So freakin’ awesome! I still believe it will get an oscar nom! You gotta have faith!

Bob and Alex, yours was a great reboot idea and possibly one of the best-ever in any franchise. You deserve a nod for that, at least.

Congrats guys — keep getting better.

8. Yammer – January 11, 2010
‘Great work, lads.
I think the best review of your work comes from Orson Scott Card on his site, in which he notes that most of the critics (not me!) dismissed your movie as just hype and action, missing the Big Important Themes about destiny and justice which you chose not to underline and announce’.

Best review, you say? I’ve just read it and am less than impressed. I don’t mean to boast; but I have a first-class degree in Philosophy, amongst other post-grad qualifications, and can say, with some assurance, that, contrary to that review, there are few if any ‘deep ethical and philosophical issues’ – emphasis on ‘deep’ and then ‘ethical’ – in Trek 11. If you want ‘deep ethical and philosophical issues’ read the work of a great philosopher, such as Kant. This film wasn’t even intellectual for a film. If you want an intellectual film, see a film based on a great Sci-Fi book, such as Solaris (original film) or 2001. Now, it would be wrong to say that this film was just about special effects and action. But, I think, it would also be wrong to go to – or even near – the other extreme.

In my opinion, Trek 11 was, principally, about emotion. The film took the audience through the whole spectrum of emotion (through sadness, pity, joy, delight, etc) and it was through this emotion that we, especially the mainstream audience, for whom there is no inherent love of Trek, were supposed to connect with the film and with these ‘new’ characters. There was no great intellectual story or even idea in this film, as far as I could tell. But, of course, quite possibly NONE of the Trek films, and very few, if any, of the episodes, would qualify, either. The reason why I prefer other Trek films, especially TWOK, is because they had a greater scope for story. They weren’t simply origin stories. E.g., TWOK deals with great themes such as life, death, friendship and revenge. It’s not ‘intellectual’; but it has a great deal of substance. The ‘intellectuals’ will no doubt see how the film draws from great work, such as Paradise Lost, King Lear, and Moby Dick. The less pretentious will enjoy the story for what it is, with the action, plot twists, fast-pacing, character development, truly great soundtrack, and great, memorable dramatic acting.

I really liked Trek 11. I think it’s the 4th best Trek film: behind TWOK, TVH, and TUC. I think that Trek 12 could be even better than Trek 11, freed, as it is, from a very restrictive origin story. Trek 11 was simply about reintroducing Trek and its characters; it was about lifting Star Trek from its death bed. Any awards that this film wins is, I think, simply to be viewed just a bonus. It’s the subsequent films that I’m really anticipating….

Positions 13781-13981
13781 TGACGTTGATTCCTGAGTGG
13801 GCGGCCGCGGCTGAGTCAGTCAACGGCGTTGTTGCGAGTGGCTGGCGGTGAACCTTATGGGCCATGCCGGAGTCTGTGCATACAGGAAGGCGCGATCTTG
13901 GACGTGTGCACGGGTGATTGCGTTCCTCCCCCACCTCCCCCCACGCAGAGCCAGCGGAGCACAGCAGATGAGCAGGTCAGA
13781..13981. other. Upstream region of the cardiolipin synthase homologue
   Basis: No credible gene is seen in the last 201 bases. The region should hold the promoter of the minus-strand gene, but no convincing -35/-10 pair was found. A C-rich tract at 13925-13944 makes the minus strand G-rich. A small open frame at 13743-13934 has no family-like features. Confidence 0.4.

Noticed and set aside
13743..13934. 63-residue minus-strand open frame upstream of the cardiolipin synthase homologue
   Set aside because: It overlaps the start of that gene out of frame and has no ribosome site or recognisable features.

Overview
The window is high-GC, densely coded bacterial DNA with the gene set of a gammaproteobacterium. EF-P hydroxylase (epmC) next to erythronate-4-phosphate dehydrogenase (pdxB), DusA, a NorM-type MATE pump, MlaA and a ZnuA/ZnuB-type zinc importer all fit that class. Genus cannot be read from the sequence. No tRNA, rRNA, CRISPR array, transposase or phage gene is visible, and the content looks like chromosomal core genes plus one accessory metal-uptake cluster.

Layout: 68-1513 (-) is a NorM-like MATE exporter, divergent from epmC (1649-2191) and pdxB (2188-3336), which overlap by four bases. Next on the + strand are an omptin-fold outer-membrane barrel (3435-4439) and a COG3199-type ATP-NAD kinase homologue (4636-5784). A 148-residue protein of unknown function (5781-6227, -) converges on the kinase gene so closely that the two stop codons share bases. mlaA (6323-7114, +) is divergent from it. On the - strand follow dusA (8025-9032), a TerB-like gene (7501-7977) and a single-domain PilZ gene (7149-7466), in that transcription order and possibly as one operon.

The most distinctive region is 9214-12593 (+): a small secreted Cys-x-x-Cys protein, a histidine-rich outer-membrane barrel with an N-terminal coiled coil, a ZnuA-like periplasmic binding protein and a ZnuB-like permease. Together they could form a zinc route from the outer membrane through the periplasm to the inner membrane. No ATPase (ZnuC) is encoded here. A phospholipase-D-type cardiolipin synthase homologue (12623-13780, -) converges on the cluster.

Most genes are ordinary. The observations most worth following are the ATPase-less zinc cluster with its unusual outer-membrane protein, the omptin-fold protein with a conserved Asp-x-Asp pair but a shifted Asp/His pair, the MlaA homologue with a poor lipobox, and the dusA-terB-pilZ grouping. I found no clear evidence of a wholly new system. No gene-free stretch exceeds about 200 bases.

The human adventure is just beginning.

Their script certainly has its moments. The introductory scene aboard the USS Kelvin is one of the finest vignettes in science fiction film history. It’s compelling, emotionally effective and noble all at the same time. The bits with Pike and young Kirk are also lovely. There was a minimum of adolescence and for that I am grateful although the premise itself was largely an adolescent fantasy rather than an adult exploration of Man’s condition.

Regarding the USS Kelvin: Can someone please tell me why there were so many 2m/440mHz Larson and Comet mobile-mount amateur radio antennas strewn about the bridge???

C.S. Lewis

^32 Alec

Good points – much along my own thoughts. If we view Orci/Kurtz through the prism of their job description, they did a great job. Certianly, the movie was hugely profitable for Paramount (and I imagine anyone else that speculated on its returns).

The script apparently (although to me inexplicably) connects with the “movie-going” demographic which seems to be 15-30 year old single suburban males without children, although it does have a few bones for the fathers amongst us, to the writers’ great and everlasting credit.

STTMP was self-consciously intellectual and missed an important opportunity by reverting to a strange reduction “V’ger is a child”, neatly fixing Ilia’s unfortunate vaporization at the same time. It took away the strangeness at the same time replacing it with an emotional bone that was not at all satisfying. I always thought the characters were completely out of character in the final moments, going from serious and grim to idiotic in the space of a V’ger burp.

The series episodes (ca 1966) were much more serious than many credit it and most of its beautiful gems are subtle, no doubt played down to avoid alienating the same audience Orci/Kurtzman seek, the adolescent male. I have long been fascinated by a Kirk line, “You torture others just to feel alive but you’re not – your dead inside!” (Plato’s Stepchildren??? O! the irony of it all…). Even more so, emotionally chilling and deep at the same time is Edith Keeller’s death, “Do you know what you’ve just done?” Many years were spent pondering those ideas as a lad.

C.S. Lewis

Although I am not a fan of your work, congratulations none the less!

Yes congratulations are in order! There is no question these guys are talented, whatever you think of their work. Nevertheless, their Star Trek script is seriously outclassed in this group. Fortunately it doesn’t go up against Avatar, which I’m not sure will win either … but at least it can stand on its own as a genre script.